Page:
“What is an Ignition Interlock Device (IID)?” It’s a small breathalyzer device that’s installed into someone’s vehicle. IIDs are available in different shapes and sizes, but they’re about the size of a cellphone or a television remote control.
In order for the vehicle to start, the driver has to blow an alcohol-free breath sample. If their breath is good, the vehicle will start normally. But if there is alcohol in the person’s breath, the vehicle won’t start for a set period of time.
People who have been convicted of driving under the influence (DUI) and ordered to install an IID will have to provide breath samples throughout their trip to ensure they aren’t drinking and driving.
If the driver blows into the IID while driving and it detects alcohol, the vehicle won’t stop in the middle of the roadway, but the horn will blow and the lights will start flashing to signal the driver to pull over and stop driving.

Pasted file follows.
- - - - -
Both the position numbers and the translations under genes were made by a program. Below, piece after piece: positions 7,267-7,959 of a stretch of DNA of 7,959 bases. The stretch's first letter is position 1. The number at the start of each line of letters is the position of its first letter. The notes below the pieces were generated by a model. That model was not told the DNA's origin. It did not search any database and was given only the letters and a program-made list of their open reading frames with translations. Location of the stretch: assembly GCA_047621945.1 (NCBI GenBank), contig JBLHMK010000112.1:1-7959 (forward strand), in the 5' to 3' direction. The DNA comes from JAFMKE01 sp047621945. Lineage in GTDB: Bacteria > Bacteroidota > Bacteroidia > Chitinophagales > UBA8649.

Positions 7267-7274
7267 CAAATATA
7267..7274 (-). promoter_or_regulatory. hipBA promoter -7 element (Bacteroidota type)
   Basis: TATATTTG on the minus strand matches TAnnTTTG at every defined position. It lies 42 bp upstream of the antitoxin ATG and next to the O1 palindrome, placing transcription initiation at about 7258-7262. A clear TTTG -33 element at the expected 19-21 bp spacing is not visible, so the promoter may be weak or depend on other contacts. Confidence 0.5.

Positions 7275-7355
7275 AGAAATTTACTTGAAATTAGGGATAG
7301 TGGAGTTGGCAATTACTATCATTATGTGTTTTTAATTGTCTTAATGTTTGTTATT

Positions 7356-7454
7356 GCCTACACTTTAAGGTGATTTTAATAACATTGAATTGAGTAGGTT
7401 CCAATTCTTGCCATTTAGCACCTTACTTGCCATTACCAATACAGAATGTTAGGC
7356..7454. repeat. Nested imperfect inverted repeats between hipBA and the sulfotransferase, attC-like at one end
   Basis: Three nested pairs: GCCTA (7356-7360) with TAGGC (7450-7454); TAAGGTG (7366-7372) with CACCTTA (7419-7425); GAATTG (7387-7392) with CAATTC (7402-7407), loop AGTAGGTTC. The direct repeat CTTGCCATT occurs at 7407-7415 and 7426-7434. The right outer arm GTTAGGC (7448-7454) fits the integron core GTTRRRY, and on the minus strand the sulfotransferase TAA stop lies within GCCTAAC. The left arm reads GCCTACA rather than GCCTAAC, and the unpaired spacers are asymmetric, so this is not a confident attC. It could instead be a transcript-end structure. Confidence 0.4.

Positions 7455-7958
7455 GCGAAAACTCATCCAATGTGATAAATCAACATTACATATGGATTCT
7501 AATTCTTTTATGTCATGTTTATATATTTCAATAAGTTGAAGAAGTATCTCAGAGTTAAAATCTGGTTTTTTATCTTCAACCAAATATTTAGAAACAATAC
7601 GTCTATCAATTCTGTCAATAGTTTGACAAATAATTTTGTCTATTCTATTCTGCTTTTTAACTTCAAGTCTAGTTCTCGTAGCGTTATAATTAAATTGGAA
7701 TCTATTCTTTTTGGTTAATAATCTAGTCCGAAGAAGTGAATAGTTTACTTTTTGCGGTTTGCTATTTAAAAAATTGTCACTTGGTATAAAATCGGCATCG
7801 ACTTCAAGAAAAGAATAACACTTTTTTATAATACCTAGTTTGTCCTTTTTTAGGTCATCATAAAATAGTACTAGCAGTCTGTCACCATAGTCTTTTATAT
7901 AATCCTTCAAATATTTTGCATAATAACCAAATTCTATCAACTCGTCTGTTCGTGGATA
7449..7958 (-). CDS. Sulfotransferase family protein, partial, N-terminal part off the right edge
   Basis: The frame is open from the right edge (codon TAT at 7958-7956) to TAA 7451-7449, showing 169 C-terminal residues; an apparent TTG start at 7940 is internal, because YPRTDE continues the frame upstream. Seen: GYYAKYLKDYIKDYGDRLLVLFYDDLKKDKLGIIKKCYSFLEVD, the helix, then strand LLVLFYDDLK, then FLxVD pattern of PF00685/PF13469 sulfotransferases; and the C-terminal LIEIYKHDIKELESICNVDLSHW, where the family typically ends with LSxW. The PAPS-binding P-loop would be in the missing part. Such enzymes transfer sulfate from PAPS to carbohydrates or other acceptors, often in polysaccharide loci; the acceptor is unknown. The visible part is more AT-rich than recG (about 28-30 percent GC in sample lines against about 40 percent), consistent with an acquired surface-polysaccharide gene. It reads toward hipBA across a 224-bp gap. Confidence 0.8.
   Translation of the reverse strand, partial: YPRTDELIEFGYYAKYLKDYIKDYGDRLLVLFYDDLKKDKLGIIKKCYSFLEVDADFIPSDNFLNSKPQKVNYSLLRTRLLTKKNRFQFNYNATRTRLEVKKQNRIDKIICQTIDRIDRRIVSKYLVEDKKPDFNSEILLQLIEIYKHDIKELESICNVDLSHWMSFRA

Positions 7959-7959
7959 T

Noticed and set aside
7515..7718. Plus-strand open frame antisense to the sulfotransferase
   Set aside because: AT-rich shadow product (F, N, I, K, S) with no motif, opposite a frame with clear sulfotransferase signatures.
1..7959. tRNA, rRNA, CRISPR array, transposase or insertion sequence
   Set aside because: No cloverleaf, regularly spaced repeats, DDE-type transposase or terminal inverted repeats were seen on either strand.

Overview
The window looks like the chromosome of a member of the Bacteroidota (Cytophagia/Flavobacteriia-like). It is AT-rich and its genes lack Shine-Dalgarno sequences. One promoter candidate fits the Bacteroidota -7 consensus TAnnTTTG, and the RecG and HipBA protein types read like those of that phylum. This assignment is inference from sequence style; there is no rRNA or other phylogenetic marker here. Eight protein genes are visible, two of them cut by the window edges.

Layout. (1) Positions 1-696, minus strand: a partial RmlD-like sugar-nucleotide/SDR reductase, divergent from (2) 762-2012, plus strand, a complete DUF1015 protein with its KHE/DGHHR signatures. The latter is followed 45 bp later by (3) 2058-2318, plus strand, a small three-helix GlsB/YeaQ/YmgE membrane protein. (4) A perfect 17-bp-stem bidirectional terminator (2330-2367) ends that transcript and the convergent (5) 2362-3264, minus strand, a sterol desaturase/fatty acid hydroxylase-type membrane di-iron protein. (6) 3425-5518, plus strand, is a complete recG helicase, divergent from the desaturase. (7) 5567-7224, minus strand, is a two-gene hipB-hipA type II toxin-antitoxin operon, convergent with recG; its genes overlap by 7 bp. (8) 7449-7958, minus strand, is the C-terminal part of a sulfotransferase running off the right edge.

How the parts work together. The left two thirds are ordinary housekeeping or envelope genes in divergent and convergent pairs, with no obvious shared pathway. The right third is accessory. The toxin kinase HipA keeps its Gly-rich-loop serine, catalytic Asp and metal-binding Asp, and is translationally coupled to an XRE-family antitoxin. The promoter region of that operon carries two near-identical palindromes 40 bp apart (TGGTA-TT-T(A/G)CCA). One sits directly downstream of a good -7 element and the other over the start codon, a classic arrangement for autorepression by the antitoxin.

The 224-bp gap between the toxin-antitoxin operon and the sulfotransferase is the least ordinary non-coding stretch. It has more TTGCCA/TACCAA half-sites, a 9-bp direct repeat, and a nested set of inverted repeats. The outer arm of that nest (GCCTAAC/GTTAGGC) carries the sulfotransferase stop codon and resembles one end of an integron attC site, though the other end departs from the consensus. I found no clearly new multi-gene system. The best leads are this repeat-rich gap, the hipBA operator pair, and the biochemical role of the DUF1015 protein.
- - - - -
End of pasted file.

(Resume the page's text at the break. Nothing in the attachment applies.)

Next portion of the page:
Who Has to Have an IID in Florida?
Some states require that all DUI defendants install IIDs, even for first DUI offenses, but that is not necessarily the case in Florida. Under Section 316.193 of the Florida Statutes, an IID is required under the following circumstances:
- First conviction: If the court orders it.
- First conviction with a blood alcohol content (BAL) of 0.15 or more: A minimum of six months.
- First conviction with a minor in the vehicle: A minimum of six months.
- Second conviction: A minimum of one year.
- Second conviction with a high BAL (0.15 or above): A minimum of two years.
- Third DUI conviction: A minimum of two years.
- Four or more DUI convictions: A minimum of five years.
In addition to the above, an IID is required if someone is convicted of DUI and wishes to apply for a restricted driver license for work or business purposes. If the individual is approved for a restricted license, they will receive a driver license with a “P” restriction, which indicates that they must have an IID.
Related: What Are the Common DUI Mistakes?
If you’re facing DUI charges in Miami, contact my firm for a free case evaluation.